Descriptions and Usage
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Chef Michael Ponzio, member of the 2017 Smithfield Chef Advisory Board, talks about using the new Roasted and Seared® Chicken product in seasonal soup dishes throughout the year.
Chef Michael Ponzio grew up in an Italian household, where he learned to cook at a young age. After completing culinary school at Kendall College, he went on to work at some of Chicago’s most well-known restaurants, including Spiaggia, Volare, Rosebud and Luigi’s House. He’s even had the honor of cooking for politicians and celebrities! Currently, he is the Executive Chef at the prestigious Medinah Country Club located in the Chicago suburbs.
I am a soup fanatic. Be it a hearty warm stew or a silky bisque, nothing can compare to the reminiscent feeling I get when I sit down to a bowl or two.
Since the beginning of time, soup has been a staple in households around the world. Peasants would add bread to a brothy soup and turn it into a meal to feed their families. When kings and queens were eating tender, center cut meats, their servants were taking the leftover tough muscle cuts and cooking them for extended periods of time into meaty stews. These are the origins of real soups. This is why soup became a necessity in homes and the reason it is such a warm and soulful meal.
In recent times, soup has transformed into many different applications. It can be an elegant starting course in a tasting menu, a combination with a sandwich for a light lunch, or an outright meal. “Souping” was rated the number one diet trend of 2016 by several publications and is strongly moving into the dining scene in 2017. The question we as chefs constantly ask ourselves is, “How can we make this dish better?”
As our diners become more educated, they are in search of different ideas and presentations. Our new generation of diners are more often enjoying soup as an entire meal instead of the first course it’s been considered in the near past. So how do we balance uniqueness and familiarity? How do we give our diners a new experience, but still preserve the comfort and beauty associated with soup? Let’s start with the facts about soup.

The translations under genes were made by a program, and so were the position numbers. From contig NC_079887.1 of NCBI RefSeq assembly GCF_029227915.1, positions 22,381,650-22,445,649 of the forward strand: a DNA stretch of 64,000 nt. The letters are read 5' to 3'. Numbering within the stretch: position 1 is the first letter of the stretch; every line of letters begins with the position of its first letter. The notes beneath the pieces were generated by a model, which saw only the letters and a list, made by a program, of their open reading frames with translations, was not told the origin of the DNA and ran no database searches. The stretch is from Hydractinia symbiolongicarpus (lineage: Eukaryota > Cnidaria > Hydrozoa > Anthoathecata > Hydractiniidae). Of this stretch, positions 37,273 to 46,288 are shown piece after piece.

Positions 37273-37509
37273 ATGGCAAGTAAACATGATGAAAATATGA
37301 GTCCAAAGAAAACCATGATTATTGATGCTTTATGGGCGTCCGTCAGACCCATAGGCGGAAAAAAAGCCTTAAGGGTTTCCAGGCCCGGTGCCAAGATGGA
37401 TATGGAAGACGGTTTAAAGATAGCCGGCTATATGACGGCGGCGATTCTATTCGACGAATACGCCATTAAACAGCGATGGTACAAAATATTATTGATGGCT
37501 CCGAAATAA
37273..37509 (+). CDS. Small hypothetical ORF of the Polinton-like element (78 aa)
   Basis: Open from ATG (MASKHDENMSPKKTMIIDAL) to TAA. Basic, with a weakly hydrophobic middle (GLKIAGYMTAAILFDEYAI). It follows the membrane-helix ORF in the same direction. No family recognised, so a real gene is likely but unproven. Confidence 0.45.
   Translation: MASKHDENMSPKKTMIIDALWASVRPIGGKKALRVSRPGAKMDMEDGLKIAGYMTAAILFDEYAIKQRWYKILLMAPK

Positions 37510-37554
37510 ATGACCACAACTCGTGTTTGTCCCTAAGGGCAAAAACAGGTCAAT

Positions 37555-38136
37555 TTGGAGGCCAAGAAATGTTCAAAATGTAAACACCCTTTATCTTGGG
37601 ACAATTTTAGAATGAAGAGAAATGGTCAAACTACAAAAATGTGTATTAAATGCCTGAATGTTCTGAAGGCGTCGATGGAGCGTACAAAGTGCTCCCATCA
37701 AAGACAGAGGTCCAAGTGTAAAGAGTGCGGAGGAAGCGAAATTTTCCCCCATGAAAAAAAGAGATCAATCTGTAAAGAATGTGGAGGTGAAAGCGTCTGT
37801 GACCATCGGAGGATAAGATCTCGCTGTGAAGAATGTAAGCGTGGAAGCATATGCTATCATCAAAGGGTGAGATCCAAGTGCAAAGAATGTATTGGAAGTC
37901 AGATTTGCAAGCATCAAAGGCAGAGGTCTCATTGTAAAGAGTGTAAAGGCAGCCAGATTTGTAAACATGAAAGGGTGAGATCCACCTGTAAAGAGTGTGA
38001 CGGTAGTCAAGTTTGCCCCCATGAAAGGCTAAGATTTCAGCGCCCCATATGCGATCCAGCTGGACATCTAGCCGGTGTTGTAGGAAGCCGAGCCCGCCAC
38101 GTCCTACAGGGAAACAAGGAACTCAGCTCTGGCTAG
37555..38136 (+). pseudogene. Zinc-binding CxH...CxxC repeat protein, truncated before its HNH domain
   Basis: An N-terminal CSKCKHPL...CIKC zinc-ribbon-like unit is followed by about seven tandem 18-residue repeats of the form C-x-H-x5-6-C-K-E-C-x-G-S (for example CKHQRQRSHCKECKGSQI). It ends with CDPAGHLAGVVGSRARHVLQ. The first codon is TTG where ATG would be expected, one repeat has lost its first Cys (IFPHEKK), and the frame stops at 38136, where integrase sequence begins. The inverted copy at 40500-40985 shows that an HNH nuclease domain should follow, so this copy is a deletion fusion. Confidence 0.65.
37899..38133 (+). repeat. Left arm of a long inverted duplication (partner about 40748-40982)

The fastest growing and most popular soups right now are chili, chicken noodle soup and bean based soups. The increasingly popular ingredients to incorporate into a soup now are chicken, tomatoes, pasta noodles and cheese. The largest soup consuming demographic in restaurants are males between the ages of 25-34. This is because our new generation of diners are looking for alternatives that are both fast and affordable. Value is an important part of the meal decision for today’s diners.
As the interests of our diners change, we need to adapt. This does not mean we need to reinvent ourselves as chefs and stray away from the cuisines we have worked so hard to grow in. However, we do need to rethink the things we do well and how we can make them relevant and appealing.
Seasonality is one of the greatest selling points to today’s generation. I have created a seasonal “cheat sheet” of how to reinvent a few seasonal classics. I have been working with a fantastic product lately called Roasted and Seared® Chicken from Farmland® Smoke’NFast®. This chicken has an amazing flavor and texture that works really well in many cooking applications. Because of Farmland’s cooking process, it holds up better in soups and does not shred apart as easily as a house roasted chicken.